“I was pinned with my head above water,” Goldenberg said. His wife was concussed by the impact and injured, he added, and his younger daughter Dana was burned by the engine when she was thrown below water but managed to extricate herself.
But Ellie remained trapped underwater by the boat and drowned.
“You can close your eyes and imagine what I was thinking,” Goldenberg said.
An incident report released last year found that the airboat operator, Steven George Gagne, then 52, had been under the influence of cannabis. The FWC, which oversees airboat operators in state waters, began a criminal investigation, which is still ongoing, according to agency spokesman Rob Klepper.
The Goldenbergs, gripped by grief, returned to Pennsylvania where, with Ellie’s brother Michael, they buried her in Harrisburg, near her home. But within weeks of his daughter’s death, Goldenberg and his wife realized how few regulations oversee airboat operators in the state.
“We were appalled,” he remembered.
Goldenberg began calling and emailing legislators in Florida, including Abruzzo, who happened to have attended Ellie’s graduation because a relative was in the same graduating class, and the Palm Beach County representative began planning a bill that would address the loopholes that had allowed Gagne to pilot the boat.
The legislation would require the FWC to establish standards for airboat operator courses and require those operators to be certified in CPR and first aid, subject to at least a $500 fine. An earlier version of the Senate bill made a violation of those regulations punishable as a more severe second-degree misdemeanor with imprisonment for up to 60 days, though it was amended down to a civil penalty.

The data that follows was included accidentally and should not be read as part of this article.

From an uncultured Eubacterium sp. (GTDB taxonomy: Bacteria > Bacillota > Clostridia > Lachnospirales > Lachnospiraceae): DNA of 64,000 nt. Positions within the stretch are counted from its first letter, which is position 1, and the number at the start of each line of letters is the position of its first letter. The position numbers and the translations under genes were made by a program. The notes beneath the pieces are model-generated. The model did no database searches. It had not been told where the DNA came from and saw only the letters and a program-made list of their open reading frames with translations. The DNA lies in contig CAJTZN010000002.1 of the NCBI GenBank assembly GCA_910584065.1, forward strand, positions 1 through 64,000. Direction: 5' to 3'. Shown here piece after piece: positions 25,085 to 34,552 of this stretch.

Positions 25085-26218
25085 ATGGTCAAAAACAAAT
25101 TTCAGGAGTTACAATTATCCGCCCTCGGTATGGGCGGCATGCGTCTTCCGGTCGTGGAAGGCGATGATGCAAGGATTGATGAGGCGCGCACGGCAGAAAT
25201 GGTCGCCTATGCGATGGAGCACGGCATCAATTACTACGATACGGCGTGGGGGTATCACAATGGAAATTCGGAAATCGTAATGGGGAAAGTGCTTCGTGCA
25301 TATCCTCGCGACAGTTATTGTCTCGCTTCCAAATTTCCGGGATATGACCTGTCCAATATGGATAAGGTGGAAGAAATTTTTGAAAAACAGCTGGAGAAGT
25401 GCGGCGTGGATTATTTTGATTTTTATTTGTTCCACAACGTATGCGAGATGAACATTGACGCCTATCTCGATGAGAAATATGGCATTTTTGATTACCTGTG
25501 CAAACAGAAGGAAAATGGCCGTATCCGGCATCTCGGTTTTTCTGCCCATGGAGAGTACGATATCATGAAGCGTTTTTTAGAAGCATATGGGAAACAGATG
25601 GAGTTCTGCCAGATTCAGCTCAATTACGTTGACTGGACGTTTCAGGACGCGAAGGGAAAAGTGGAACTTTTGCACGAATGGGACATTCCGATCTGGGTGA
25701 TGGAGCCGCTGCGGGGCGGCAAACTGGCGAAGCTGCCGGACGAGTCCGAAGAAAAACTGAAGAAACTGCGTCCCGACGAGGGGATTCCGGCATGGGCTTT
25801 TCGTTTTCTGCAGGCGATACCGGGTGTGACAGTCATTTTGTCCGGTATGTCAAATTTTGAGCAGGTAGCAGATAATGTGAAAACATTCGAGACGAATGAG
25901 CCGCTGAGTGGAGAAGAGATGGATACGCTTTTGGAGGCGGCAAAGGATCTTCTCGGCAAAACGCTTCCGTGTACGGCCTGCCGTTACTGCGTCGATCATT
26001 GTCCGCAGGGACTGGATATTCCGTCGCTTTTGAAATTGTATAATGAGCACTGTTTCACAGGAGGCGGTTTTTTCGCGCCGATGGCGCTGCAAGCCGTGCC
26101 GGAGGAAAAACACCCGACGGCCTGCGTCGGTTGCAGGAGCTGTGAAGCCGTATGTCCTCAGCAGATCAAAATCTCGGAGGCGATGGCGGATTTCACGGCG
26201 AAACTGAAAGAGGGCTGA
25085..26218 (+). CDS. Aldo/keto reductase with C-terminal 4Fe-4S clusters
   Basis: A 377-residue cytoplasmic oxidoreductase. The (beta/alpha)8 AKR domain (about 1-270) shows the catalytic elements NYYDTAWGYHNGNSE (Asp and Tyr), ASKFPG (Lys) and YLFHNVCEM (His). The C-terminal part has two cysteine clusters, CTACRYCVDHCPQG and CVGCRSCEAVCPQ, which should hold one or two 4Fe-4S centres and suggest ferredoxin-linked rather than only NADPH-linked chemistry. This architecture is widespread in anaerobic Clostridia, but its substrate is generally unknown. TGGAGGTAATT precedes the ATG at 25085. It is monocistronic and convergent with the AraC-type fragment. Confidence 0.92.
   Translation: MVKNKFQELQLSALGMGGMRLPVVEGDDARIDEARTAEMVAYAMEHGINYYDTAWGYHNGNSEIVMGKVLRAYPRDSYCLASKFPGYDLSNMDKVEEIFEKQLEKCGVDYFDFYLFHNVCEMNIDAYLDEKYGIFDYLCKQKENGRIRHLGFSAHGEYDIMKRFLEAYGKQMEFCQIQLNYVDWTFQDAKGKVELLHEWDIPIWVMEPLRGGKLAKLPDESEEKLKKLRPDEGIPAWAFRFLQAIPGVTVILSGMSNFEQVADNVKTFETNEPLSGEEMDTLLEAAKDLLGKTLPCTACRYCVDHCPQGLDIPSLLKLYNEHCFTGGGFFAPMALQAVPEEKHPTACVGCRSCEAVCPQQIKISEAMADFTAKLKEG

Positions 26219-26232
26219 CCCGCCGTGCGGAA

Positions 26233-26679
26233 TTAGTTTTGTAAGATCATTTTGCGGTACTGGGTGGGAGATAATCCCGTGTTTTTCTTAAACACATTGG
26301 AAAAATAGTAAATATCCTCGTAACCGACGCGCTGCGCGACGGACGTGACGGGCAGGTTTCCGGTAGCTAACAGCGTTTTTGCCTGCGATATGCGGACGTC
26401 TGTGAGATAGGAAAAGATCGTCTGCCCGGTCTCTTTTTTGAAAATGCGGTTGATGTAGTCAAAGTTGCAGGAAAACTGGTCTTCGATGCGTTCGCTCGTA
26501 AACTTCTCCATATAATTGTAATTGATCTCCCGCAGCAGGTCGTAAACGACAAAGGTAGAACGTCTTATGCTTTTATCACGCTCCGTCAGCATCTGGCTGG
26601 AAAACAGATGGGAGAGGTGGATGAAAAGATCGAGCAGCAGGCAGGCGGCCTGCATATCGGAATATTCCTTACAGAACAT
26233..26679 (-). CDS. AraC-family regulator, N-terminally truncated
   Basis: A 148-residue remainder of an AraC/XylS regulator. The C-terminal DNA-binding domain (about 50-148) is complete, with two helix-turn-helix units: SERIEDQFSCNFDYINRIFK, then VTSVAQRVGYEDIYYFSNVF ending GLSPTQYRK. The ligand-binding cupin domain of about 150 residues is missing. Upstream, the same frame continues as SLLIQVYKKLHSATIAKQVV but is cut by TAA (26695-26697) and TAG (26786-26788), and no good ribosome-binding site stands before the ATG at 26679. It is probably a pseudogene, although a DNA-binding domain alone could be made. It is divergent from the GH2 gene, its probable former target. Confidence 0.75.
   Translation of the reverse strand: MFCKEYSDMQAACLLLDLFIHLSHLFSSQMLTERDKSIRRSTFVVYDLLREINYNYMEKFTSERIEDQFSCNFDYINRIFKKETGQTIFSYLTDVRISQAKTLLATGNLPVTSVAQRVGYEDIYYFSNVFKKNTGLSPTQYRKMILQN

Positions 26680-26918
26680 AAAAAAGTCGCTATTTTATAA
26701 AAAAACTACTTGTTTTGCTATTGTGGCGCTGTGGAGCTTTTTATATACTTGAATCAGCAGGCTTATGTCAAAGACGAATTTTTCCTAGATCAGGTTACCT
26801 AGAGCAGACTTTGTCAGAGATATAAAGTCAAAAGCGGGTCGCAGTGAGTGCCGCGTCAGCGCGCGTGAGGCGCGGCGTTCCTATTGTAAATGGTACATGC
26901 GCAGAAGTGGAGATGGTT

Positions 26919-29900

Airboats should be operated “by someone who’s been tested, who’s been vetted, who is responsible and who knows how to deal with a dire situation,” Goldenberg said. “It seems in retrospect none of those things are done or are being done.”
Though the bill still has two committee stops in the Senate and two in the House, Goldenberg said he has continued to push for the legislation from Pennsylvania, where he teaches medicine at the Penn State College of Medicine and works as a surgeon.
The family members who attended Ellie’s graduation are coming back to Miami on Friday to award the first Ellie Goldenberg Memorial Scholarships to a few musical theater students in their daughter’s department. It’s the first time he and his wife are visiting Miami since his daughter’s death, and Goldenberg is scheduled to deliver a memorial lecture on voice disorders and singers, combining both his specialty in otolarynology and his daughter’s major.
People have planted about a thousand trees in Israel, where Ellie was born and spent time after high school, to honor her memory through Keren Kayemeth LeIsrael, the Jewish National Fund, Goldenberg said.
Passing Ellie’s Law, he hopes, will be another way to honor her memory.
“When someone you love dies, you try and make sense of it, though there is no sense,” he said. Ellie’s Law is their effort to “prevent some other parent from having to endure what we did, some other child from having to go through what she did.”
“We will push this until the bill gets through,” he said. “It has to get through.”